What is Hacking?
Hacking is the use of technology to gain unauthorized access to computer systems and networks. Despite the way they are portrayed in popular culture, hackers aren’t all villainous; they’re often just skilled individuals who like to test boundaries and overcome limitations. Some (called black hat hackers) are willing to break laws and steal information for personal gain while others, known as white hats, are ethical security professionals who use their skills to improve systems, solve problems, and identify vulnerabilities in systems and networks.
There are many different types of hacking, ranging from corporate espionage to state sponsored attacks. Some hackers are motivated by greed – they want to steal trade secrets from their competitors. Other hackers are driven by anger – they want to get revenge on people or organizations that wronged them in some way. Hackers can also be motivated by politics, with the intention of influencing or disrupting elections or accessing government and military documents.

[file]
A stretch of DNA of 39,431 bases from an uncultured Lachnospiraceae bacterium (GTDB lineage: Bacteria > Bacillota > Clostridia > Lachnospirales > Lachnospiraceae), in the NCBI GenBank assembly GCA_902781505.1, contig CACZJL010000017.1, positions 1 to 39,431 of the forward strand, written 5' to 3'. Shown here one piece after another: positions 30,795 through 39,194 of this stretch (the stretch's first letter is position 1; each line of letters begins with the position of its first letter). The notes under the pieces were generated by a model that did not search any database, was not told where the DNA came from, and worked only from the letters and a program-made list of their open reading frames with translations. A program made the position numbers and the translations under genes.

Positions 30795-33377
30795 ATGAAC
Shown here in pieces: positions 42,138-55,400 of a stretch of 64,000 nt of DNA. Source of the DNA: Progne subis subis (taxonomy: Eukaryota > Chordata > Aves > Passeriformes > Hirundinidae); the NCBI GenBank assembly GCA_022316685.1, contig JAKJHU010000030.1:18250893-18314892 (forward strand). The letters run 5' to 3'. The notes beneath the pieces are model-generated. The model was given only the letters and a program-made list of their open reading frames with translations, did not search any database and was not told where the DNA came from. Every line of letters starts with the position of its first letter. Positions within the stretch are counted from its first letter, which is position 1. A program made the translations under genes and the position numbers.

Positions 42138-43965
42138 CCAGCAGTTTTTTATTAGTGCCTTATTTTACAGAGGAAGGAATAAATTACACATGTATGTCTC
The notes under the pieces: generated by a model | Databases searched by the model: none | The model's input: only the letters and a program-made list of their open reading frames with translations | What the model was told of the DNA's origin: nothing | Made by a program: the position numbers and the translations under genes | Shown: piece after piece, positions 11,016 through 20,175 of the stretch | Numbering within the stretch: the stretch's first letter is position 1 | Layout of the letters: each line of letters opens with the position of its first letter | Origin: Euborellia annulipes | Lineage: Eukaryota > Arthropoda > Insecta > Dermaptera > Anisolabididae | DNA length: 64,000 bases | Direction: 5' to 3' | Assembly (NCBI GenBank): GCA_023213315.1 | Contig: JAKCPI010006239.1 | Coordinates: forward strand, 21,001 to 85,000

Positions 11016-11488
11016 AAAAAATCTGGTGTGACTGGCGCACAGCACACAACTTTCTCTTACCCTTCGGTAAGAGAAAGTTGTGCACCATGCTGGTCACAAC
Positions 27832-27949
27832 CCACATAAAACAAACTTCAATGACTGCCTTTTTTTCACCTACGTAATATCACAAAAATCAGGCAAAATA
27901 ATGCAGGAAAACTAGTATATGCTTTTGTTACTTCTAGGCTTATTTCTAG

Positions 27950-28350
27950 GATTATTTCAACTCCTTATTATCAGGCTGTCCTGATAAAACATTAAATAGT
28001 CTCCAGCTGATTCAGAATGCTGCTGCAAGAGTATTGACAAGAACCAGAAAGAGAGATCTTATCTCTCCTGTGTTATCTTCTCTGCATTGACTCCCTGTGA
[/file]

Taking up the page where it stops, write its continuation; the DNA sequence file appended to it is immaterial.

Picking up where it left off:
To avoid being hacked, make sure your devices are up to date with the latest software updates, don’t click or open attachments from unknown senders, and log out of websites and apps when you’re done using them. It’s also a good idea to clear your internet browsing history. If you’re interested in learning more about hacking, start by getting familiar with the fundamental cybersecurity skills you’ll need: Networking, Linux, Windows, and scripting. Then, try a few advanced hacking techniques, such as enumeration (the act of finding out what information a system can divulge through its open ports) and Google search tricks (try this running list of Google dorks). If you’re ready to move on to more sophisticated attack methods, take our Ethical Hacking course with expert mentoring and practice exercises on live targets.